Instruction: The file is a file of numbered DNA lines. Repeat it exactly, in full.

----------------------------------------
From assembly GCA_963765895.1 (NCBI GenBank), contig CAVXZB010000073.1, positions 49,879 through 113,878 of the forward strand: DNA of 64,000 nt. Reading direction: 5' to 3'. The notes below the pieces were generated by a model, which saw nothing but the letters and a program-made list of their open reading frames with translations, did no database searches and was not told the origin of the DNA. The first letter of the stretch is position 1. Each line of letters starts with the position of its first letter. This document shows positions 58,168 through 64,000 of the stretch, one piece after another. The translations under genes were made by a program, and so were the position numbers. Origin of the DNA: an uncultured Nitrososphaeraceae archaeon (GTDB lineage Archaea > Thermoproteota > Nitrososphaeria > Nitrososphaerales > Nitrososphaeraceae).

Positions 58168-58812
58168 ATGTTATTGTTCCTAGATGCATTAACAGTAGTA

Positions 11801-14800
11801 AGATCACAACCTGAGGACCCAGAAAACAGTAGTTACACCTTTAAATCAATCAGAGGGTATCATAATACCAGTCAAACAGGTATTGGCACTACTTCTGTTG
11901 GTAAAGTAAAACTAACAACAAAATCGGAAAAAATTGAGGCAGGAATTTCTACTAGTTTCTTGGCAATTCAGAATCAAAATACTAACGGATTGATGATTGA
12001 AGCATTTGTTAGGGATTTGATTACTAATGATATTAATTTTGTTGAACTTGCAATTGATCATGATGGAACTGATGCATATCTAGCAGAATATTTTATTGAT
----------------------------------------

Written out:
From assembly GCA_963765895.1 (NCBI GenBank), contig CAVXZB010000073.1, positions 49,879 through 113,878 of the forward strand: DNA of 64,000 nt. Reading direction: 5' to 3'. The notes below the pieces were generated by a model, which saw nothing but the letters and a program-made list of their open reading frames with translations, did no database searches and was not told the origin of the DNA. The first letter of the stretch is position 1. Each line of letters starts with the position of its first letter. This document shows positions 58,168 through 64,000 of the stretch, one piece after another. The translations under genes were made by a program, and so were the position numbers. Origin of the DNA: an uncultured Nitrososphaeraceae archaeon (GTDB lineage Archaea > Thermoproteota > Nitrososphaeria > Nitrososphaerales > Nitrososphaeraceae).

Positions 58168-58812
58168 ATGTTATTGTTCCTAGATGCATTAACAGTAGTA

Positions 11801-14800
11801 AGATCACAACCTGAGGACCCAGAAAACAGTAGTTACACCTTTAAATCAATCAGAGGGTATCATAATACCAGTCAAACAGGTATTGGCACTACTTCTGTTG
11901 GTAAAGTAAAACTAACAACAAAATCGGAAAAAATTGAGGCAGGAATTTCTACTAGTTTCTTGGCAATTCAGAATCAAAATACTAACGGATTGATGATTGA
12001 AGCATTTGTTAGGGATTTGATTACTAATGATATTAATTTTGTTGAACTTGCAATTGATCATGATGGAACTGATGCATATCTAGCAGAATATTTTATTGAT